QUALIFYING: Sensational Hamilton beats Bottas to final pole of the year in Abu Dhabi
With no championships to play for in the final weekend of the season in Abu Dhabi, Sunday’s Grand Prix is set to be a straight up pride fight for victory. And the driver who put himself in the best possible position for that fight in Saturday’s qualifying session was Lewis Hamilton, who took pole position at Yas Marina with a new track record of 1m 34.794s, ahead of his Mercedes team mate Valtteri Bottas.
In a momentous day for the Silver Arrows, Mercedes became the first team in F1 history to take five consecutive front row lock-outs at any track, while it was Hamilton’s 11th pole position of 2018.
Behind the two Mercedes came the pair of Ferraris of Sebastian Vettel and Kimi Raikkonen, who continued the Scuderia’s run of having never appeared on the front row at Yas Marina since the race was introduced in 2009. Then came the paired up Red Bulls of Daniel Ricciardo and Max Verstappen, the team having already predicted that they were likely to play third best in qualifying, but more hopeful for a strong performance in the race, with analysis of Friday’s long-run pace data suggesting that their car is the fastest in race trim.
Haas’ Romain Grosjean claimed the final ‘best of the rest’ placing of the season – denying Nico Hulkenberg the chance to claim his fourth consecutive appearance in seventh place on the grid in Abu Dhabi – while the similarly Ferrari-engined Sauber of Charles Leclerc was eighth. Esteban Ocon was ninth for Force India, while Hulkenberg ended up 10th.
Appearing in what could be his final ever qualifying session, Fernando Alonso was P15 for McLaren.
Q1 – VETTEL FASTEST AHEAD OF MERCEDES PAIR AS ALONSO MAKES IT THROUGH
Vettel was the first driver this weekend to get down into the 1m 36s bracket, punching in a 1m 36.949s early doors in Q1 before improving that to a 1m 36.775s to take P1 in the segment, the Ferraris appearing to finally reveal their true pace this weekend having seemingly sandbagged in the free practice sessions.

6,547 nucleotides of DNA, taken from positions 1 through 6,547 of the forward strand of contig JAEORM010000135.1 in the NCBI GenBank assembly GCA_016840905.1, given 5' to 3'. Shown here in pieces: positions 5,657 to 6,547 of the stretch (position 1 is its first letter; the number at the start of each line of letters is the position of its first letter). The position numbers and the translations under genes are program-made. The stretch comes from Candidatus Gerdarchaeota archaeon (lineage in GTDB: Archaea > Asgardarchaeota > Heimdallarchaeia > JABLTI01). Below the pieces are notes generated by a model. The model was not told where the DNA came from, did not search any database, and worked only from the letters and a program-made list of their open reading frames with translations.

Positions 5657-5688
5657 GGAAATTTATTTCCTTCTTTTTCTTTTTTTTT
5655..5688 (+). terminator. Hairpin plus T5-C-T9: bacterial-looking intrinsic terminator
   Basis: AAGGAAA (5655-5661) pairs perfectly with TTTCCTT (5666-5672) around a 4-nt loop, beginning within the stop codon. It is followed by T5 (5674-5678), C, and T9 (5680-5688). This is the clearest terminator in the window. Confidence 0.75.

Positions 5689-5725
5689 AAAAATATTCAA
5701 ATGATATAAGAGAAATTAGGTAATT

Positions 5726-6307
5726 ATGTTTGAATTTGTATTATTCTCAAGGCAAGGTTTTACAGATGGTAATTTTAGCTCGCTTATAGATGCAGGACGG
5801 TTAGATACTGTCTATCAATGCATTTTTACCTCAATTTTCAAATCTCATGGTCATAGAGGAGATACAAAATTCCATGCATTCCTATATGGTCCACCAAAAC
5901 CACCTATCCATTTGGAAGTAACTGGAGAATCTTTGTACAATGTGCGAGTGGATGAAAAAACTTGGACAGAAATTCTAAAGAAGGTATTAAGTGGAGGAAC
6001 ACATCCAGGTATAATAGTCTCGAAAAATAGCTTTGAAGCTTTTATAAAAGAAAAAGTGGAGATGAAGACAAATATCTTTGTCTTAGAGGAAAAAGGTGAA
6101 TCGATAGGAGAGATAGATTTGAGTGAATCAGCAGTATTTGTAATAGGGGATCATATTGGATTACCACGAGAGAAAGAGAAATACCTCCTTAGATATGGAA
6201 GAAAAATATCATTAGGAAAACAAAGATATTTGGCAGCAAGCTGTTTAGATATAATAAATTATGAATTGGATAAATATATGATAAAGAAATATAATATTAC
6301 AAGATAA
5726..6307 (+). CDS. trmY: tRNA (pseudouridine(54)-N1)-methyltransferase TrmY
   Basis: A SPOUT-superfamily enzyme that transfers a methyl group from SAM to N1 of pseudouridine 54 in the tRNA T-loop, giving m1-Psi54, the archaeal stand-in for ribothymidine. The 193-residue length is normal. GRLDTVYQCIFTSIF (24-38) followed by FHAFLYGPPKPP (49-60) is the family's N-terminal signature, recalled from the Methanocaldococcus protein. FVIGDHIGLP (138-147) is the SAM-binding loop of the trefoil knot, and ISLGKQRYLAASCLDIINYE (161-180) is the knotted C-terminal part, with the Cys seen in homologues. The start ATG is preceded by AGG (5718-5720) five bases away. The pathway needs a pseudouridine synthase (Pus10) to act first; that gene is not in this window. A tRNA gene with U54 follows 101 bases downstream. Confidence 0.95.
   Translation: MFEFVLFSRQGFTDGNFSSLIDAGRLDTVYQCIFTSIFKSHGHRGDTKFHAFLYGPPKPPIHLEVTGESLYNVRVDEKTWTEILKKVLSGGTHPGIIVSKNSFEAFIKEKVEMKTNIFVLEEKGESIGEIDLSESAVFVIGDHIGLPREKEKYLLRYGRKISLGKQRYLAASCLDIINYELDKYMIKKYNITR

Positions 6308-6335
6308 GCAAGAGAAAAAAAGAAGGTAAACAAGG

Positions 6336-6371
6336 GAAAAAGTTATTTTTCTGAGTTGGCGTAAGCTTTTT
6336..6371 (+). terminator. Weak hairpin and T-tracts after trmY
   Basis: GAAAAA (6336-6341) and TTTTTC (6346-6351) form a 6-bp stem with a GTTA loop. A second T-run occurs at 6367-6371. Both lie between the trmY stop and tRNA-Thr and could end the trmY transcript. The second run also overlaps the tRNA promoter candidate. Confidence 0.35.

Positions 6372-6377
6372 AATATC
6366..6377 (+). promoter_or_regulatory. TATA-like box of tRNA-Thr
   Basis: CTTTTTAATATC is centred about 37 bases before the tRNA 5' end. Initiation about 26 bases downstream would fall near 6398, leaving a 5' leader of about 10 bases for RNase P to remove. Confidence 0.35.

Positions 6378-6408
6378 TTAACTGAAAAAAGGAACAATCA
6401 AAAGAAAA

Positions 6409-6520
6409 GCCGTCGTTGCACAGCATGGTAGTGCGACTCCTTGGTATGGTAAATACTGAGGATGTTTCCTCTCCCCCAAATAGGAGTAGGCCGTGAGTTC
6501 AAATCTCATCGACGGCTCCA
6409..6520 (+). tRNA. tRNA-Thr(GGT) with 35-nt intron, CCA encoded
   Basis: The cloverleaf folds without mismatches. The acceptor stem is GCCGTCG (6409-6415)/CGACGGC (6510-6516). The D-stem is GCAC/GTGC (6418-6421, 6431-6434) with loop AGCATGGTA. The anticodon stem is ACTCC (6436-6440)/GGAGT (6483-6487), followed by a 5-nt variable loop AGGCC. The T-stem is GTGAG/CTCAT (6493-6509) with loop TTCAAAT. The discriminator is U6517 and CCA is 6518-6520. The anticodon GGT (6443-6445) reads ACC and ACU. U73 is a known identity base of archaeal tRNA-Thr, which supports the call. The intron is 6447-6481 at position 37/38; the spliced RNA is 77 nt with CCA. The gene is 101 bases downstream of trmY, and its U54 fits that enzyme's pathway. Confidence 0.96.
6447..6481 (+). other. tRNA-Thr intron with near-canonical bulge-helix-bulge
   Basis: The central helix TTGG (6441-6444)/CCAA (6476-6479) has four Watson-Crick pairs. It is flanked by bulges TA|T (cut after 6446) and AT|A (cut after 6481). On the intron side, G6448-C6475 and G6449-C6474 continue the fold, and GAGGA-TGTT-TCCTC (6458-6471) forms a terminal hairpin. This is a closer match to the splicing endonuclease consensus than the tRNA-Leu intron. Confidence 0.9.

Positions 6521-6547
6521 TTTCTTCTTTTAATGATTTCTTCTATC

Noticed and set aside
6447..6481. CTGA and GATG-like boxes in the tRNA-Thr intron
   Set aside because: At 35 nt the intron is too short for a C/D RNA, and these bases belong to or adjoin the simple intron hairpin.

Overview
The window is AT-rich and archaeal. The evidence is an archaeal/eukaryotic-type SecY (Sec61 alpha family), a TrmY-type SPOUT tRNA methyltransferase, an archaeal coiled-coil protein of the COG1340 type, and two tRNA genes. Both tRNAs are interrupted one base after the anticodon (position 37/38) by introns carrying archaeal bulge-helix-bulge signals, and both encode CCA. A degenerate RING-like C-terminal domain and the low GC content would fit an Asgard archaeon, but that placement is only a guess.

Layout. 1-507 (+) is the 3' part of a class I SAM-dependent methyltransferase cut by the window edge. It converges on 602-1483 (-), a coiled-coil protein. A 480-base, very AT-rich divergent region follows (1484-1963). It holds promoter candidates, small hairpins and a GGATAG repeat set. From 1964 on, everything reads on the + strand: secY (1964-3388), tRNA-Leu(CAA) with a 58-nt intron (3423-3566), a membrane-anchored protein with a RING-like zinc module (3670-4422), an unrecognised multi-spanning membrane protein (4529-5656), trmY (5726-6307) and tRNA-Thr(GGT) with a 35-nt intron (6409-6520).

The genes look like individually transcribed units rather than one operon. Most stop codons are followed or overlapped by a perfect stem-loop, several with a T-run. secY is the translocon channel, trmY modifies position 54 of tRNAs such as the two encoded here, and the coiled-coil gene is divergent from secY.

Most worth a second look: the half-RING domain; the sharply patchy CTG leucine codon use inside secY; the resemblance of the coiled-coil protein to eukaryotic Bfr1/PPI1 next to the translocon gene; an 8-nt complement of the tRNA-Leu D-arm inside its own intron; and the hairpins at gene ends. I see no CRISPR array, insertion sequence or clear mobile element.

Vettel was ahead of the two Mercedes of Bottas and Hamilton, but with both of the Silver Arrows within a tenth of the German’s time.
Ocon impressed to go P4 ahead of the second Ferrari of Raikkonen, while there was a cheer around Yas Marina after a superb final effort from Alonso saw him drag his McLaren into P14 – and into Q2 in his final F1 qualifying session.
The drivers having the earliest baths in qualifying were the two of Toro Rossos of Brendon Hartley and Pierre Gasly – with Gasly pulling up and abandoning his car after his final lap after smoke was seen emanating out of the back of the STR13 as he crossed the line – the McLaren of Stoffel Vandoorne and the two Williams cars of Sergey Sirotkin and Lance Stroll at the back of the field.
Q2 – HAMILTON FASTEST AS HE AND VETTEL GO THROUGH ON ULTRASOFTS
A stunning lap on the supposedly slower ultrasoft tyres from Lewis Hamilton saw him breeze through Q2 with a 1m 35.693s, 0.451s ahead of the Red Bull Verstappen in second, the Dutchman through on the faster hypersoft rubber. That will give Hamilton a tactical advantage in the race, while it’s an advantage that his rival Vettel will share too, the Ferrari man opting to run on the purple-walled rubber as well.
Ricciardo, too, will start Sunday’s race on the ultrasofts. The Australian was circulating in 10th place on the hypersofts at the end of the session and nearly improved his lap with them on before his engineer smartly told him to abort. He squeaked through by just 0.018s.
Out in Q2 went the Renault of Carlos Sainz, the Sauber of Marcus Ericsson, the Haas of Kevin Magnussen and the Force India of Sergio Perez – all four drivers having to watch on as their team mates progressed into the final segment of qualifying, while there was to be no fairy-tale Q3 appearance for Alonso, as the Spaniard went out in P15.
Q3 – HAMILTON SCORCHES THE LAP RECORD FOR POLE #83
Hamilton is already comfortably on top of the all-time pole positon list – but would he be bothered enough to try and add another one to the tally without the incentive of a drivers’ or constructors’ championship to play for? You bet he would.
The first runs in Q3 saw Hamilton shading Vettel by just 0.057s at the top of the time sheets, and that with a scrappy lap where his Mercedes W09 had looked a touch flighty around the Abu Dhabi track.